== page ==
Eliciting and Modeling Residential Lawn and Landscape Practices: Systematic Information to Assess Knowledge, Explicate Behavior and Inform Management across the LIS Watershed
Investigators: Robert J. Johnston,Clark University; Peter Groffman,City University of New York; and Colin Polsky, Florida Atlantic University
Total: $370,619 plus $92,624 in matching funds.
The ecological impact of residential lawns exporting nutrients into LIS is significant. Currently, there is no clear understanding of the most effective means to reduce harmful lawn care practices across LIS watershed. Researchers Robert J. Johnston, Peter Groffman and Colin Polsky aim to explain how different behaviors influence nitrogen export and storm water runoff, and evaluate the effectiveness of programs and policies designed to encourage less polluting lawn care and landscaping practices.
The team will develop a model of lawn care practices around the watershed, and survey over a thousand households across New York and Connecticut portions of the watershed. Using this survey data and direct observation of lawns in the watershed, the team will forecast behavioral changes from management interventions in differing scales at a variety of locations.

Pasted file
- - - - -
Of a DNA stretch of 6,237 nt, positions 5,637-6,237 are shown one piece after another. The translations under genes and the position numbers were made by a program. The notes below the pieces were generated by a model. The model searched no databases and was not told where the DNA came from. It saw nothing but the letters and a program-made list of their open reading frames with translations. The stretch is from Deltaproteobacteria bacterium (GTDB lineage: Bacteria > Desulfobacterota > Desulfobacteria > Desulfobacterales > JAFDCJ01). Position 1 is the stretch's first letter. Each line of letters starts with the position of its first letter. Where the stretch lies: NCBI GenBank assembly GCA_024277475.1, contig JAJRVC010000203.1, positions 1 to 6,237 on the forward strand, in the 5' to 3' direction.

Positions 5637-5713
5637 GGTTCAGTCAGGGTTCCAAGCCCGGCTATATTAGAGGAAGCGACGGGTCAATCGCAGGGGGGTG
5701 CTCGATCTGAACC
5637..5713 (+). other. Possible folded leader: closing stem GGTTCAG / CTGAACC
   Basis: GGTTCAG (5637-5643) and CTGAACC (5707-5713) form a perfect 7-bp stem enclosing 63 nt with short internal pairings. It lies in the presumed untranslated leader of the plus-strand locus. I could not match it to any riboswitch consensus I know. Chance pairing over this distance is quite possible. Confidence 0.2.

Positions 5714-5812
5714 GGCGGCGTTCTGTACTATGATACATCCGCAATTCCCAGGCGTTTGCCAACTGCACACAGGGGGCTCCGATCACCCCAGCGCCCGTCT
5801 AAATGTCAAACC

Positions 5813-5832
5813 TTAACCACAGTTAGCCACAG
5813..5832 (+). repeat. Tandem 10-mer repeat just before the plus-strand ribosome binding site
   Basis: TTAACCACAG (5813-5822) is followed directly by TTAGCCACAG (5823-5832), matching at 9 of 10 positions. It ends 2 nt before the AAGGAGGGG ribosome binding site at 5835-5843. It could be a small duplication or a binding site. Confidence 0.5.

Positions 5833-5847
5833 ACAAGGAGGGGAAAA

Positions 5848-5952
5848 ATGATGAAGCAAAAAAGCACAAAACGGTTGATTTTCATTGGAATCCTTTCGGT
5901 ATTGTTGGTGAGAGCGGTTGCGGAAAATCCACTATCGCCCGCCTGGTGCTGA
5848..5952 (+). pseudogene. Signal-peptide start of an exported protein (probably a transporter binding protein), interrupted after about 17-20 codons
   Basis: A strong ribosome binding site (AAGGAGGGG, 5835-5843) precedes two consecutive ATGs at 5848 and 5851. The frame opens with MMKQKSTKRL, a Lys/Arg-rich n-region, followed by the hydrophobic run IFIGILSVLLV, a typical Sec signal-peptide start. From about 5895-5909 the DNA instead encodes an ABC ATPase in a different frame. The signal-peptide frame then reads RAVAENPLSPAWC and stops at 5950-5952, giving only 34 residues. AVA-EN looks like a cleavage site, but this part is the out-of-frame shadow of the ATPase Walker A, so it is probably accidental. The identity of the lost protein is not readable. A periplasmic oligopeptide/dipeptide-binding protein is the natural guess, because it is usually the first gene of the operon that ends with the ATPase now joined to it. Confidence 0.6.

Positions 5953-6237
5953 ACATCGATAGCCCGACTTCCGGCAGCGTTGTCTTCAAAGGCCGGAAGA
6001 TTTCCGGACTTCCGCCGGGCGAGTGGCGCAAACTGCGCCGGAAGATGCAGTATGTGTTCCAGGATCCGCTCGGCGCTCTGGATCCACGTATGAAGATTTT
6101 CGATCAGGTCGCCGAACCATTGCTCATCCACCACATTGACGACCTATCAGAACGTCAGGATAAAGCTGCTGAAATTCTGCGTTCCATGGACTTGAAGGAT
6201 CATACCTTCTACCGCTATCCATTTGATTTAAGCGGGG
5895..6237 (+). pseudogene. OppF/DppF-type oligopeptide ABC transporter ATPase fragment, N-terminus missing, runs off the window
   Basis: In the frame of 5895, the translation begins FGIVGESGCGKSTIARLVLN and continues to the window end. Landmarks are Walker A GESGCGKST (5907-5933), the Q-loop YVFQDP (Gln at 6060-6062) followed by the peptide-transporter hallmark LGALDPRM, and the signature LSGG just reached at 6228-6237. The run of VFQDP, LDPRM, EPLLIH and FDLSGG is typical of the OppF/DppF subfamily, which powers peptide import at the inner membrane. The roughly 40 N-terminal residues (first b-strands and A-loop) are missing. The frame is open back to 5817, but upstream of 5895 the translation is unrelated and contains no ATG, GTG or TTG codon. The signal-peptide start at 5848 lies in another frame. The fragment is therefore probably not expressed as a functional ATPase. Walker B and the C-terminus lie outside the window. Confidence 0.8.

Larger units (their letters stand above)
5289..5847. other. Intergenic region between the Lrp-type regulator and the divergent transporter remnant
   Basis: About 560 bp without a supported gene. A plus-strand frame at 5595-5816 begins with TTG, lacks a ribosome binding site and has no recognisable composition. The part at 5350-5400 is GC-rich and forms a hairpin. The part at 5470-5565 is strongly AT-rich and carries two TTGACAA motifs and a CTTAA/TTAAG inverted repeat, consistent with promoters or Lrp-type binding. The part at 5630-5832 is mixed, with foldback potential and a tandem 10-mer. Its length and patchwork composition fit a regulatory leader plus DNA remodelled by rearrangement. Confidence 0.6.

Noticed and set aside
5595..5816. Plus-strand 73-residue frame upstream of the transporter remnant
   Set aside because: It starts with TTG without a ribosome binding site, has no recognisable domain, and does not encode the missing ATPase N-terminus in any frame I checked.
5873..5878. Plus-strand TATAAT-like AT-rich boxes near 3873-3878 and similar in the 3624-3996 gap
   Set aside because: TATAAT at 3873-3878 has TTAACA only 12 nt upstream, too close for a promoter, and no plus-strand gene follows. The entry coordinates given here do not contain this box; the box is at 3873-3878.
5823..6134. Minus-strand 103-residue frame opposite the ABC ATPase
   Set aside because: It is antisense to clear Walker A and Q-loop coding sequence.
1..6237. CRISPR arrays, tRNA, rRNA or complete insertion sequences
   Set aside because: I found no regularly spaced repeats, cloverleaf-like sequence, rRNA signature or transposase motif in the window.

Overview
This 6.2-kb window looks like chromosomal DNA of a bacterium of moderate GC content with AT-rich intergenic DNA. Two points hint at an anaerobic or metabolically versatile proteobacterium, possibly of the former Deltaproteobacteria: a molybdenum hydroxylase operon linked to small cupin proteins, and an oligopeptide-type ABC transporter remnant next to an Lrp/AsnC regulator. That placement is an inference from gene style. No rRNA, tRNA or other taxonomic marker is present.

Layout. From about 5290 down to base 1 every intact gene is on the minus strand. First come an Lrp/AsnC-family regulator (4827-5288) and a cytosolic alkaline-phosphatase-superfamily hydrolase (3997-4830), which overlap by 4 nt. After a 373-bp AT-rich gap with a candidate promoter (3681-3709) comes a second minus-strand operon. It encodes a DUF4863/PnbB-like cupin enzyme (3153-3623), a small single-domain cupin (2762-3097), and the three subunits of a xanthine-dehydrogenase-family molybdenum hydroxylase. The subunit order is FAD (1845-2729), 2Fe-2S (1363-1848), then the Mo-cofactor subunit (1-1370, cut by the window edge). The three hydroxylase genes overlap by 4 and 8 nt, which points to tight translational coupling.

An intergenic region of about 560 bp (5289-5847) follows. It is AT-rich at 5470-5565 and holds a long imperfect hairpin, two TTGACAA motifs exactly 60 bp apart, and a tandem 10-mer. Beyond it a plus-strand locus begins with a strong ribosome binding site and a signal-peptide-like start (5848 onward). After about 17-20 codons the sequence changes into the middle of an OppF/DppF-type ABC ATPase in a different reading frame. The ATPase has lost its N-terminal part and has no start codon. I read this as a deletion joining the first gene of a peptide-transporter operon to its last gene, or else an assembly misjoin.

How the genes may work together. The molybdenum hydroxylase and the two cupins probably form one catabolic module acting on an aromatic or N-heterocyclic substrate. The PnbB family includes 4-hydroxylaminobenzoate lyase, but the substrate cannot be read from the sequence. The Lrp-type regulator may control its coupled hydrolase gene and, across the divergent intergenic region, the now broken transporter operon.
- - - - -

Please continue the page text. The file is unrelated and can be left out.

At the conclusion of the study, the researchers will engage with stakeholders to explore implications for policy and program development to reduce the environmental impacts of lawn care in the LIS.
Refined Integration of Remote Sensing with Biological parameters for improved management of Long Island Sound Water Quality
Investigators: Maria Tzortziou, The Research Foundation CUNY—The City College of New York; Dianne Greenfield, The Research Foundation CUNY—Advance Science Research Center and Queens College; and Joaquim Goes, Lamont-Doherty Earth Observatory, Columbia University
Total: $380,231 plus $95,162 in matching funds.
This study, directed by Maria Tzortziou with Dianne Greenfield and Joaquim Goes, directly addresses the challenge of gathering data from satellite images of Long Island Sound. Like many similar highly populated estuaries in the world, LIS suffers from water quality problems, including high loadings of nutrients, hypoxia, and recurrent harmful algal blooms. Satellite observations give environmental monitors and water resource managers the ability to observe changes in water conditions across large areas not feasible with field-based monitoring alone. However, determining water composition and identifying which bloom-forming phytoplankton species are in LIS is from space has been a challenge.
This study proposes to develop new remote sensing products to improve our knowledge of LIS ecosystem parameters that are critical for management.
About the Long Island Sound Study:
Long Island Sound is one of the 28 nationally-designated estuaries under the National Estuary Program (NEP), which was established by Congress in 1987 to improve the quality of Long Island Sound and other places where rivers meet the sea.